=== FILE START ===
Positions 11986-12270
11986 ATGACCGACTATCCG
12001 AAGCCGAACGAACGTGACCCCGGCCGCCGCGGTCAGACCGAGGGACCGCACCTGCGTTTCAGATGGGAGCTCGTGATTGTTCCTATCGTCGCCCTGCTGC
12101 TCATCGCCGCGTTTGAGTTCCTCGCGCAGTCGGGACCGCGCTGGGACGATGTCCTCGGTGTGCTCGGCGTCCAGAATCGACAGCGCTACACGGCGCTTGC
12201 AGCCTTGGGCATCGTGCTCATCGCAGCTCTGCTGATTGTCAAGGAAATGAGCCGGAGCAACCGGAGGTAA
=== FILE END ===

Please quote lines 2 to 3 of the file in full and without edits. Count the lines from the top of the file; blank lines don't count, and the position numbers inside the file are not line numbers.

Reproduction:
11986 ATGACCGACTATCCG
12001 AAGCCGAACGAACGTGACCCCGGCCGCCGCGGTCAGACCGAGGGACCGCACCTGCGTTTCAGATGGGAGCTCGTGATTGTTCCTATCGTCGCCCTGCTGC